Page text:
“We have seen a dramatic change in drinking culture … Today, stores have NA sets, and bars have NA cocktail lists. We often hear consumers say that they are grateful that Aurora makes them feel like they are not missing out on the occasion and prevent others from asking why they aren't drinking. I see this trend continuing: more alternatives to alcohol and lower ABV products along with the normalization of some cannabis consumption,” said Pustynsky.
Then there are other NA beverage brands that keep their focus on packing a serious flavor punch above all else. Mélanie Masarin, founder of NA beverage brand Ghia, had a desire to create a sugar-free, bitter drink based on her love for bitters and Italian amaros.
The goal was to retain the complexity of an alcoholic drink “without trying to mimic a specific spirit or buzz people in some way. We asked ourselves: how can we make a bitter that tastes like you make it with real plants and herbs picked from your garden? 37 iterations and 1,001 pours later, we did it,” Masarin said.
Ghia has found an audience quickly. In just the past year, Ghia was able to establish 500 stockists — 100 on-premise and 400 retailers — and get into fast-delivery platforms like GoPuff in Los Angeles.
Wine lovers also have NA options, although creating an alcohol-free wine that isn't basically grape juice may seem like quite the challenge. However, Ryan Hanson, CEO of Surely Wines, decided to take on this formidable task. Sourcing only organic California grapes, Surely's team of winemakers creates alcoholic wine in the traditional method and then removes the alcohol, bringing the wine down to less than 0.5% ABV, which is the technical limit of any beverage that is labeled as non-alcoholic.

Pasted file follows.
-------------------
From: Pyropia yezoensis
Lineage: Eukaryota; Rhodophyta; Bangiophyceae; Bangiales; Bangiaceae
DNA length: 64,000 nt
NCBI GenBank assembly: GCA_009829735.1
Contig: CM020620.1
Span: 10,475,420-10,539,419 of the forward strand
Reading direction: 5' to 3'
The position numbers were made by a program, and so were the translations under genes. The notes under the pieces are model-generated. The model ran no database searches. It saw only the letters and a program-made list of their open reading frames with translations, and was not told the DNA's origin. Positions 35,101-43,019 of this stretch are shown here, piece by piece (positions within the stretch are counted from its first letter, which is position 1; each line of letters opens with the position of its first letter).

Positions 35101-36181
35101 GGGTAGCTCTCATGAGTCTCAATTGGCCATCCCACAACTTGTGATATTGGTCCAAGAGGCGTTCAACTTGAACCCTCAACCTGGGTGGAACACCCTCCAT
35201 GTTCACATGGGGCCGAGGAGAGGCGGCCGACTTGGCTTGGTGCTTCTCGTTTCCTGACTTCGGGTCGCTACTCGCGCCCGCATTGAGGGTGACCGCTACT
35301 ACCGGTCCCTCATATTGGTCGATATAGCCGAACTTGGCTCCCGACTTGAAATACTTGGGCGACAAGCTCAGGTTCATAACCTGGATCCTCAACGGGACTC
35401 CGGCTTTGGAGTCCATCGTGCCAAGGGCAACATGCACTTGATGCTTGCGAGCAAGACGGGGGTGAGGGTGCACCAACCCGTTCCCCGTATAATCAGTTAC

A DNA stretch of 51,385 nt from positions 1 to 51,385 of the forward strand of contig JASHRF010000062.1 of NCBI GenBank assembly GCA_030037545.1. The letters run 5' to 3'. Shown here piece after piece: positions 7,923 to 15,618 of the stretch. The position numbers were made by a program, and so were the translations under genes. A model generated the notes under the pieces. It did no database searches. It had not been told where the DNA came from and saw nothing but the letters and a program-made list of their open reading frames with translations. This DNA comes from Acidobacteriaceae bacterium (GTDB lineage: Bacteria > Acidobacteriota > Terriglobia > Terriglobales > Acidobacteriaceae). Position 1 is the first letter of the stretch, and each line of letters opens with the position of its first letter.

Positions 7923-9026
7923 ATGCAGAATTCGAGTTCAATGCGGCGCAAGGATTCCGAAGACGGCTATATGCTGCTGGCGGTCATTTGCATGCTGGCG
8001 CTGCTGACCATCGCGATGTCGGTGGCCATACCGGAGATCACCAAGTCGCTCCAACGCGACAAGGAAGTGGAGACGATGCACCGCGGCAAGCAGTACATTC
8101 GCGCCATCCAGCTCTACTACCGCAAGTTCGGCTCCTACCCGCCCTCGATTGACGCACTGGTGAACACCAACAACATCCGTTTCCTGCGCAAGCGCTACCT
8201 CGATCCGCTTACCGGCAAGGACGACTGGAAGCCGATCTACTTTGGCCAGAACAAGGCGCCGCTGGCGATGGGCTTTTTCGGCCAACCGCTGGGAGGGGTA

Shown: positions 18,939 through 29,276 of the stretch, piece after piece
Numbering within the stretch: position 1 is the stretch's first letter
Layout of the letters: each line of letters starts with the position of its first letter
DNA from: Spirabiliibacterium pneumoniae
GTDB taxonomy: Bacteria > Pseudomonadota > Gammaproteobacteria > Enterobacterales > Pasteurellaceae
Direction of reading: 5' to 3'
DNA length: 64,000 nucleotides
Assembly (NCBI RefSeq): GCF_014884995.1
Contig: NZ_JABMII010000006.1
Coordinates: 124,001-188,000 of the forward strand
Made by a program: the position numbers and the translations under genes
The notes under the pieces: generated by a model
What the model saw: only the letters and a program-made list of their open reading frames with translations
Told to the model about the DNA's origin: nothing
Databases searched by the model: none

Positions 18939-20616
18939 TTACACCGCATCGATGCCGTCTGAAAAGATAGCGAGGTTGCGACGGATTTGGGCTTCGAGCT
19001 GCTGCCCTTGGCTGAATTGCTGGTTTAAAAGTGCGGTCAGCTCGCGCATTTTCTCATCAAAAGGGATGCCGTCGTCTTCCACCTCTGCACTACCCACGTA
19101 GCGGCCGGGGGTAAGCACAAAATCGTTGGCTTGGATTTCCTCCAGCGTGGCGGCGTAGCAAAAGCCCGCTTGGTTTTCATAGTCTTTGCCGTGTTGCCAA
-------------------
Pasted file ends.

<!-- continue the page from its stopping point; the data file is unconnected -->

Hanson's vision was to come up with a product that would allow non-drinkers like himself to feel more comfortable in drinking environments – and not have to explain themselves. The brand also targets wine lovers who don't want to deal with the headache and wasted day after a night of indulging.
“So much of my own personal experience has been feeling excluded when you are the only one not drinking. And just because you aren’t drinking doesn’t mean you want water. We aren’t anti-alcohol – we are just pro more choices that everyone can enjoy,” said Hanson.
So far, the NA wine brand is mostly selling via their online shop, but they've reached customers all over the spectrum, including the cast of Broadway play Wicked, who reached out to Hanson to say how much they appreciated the product.
Hanson adds that distribution is a key driver in the continued growth of the NA beverage market. As more grocery stores and bars start to offer NA brands, “the more adoption we will see. The success of other NA brands brings awareness to the category and helps create a psychological shift with consumers where it feels normal to order a non-alcoholic beverage. Not having to sacrifice on the taste experience is so critical to reducing the stigma of ordering a non-alcoholic drink. You ordered it because it tastes good. No other explanation needed,” said Hanson.
About the Author
Suchi Rudra is a freelance writer who is passionate about covering emerging tech, entrepreneurship, and real estate. Her work has appeared in The New York Times, Fast Company, VICE, EdTech Magazine, and many other publications.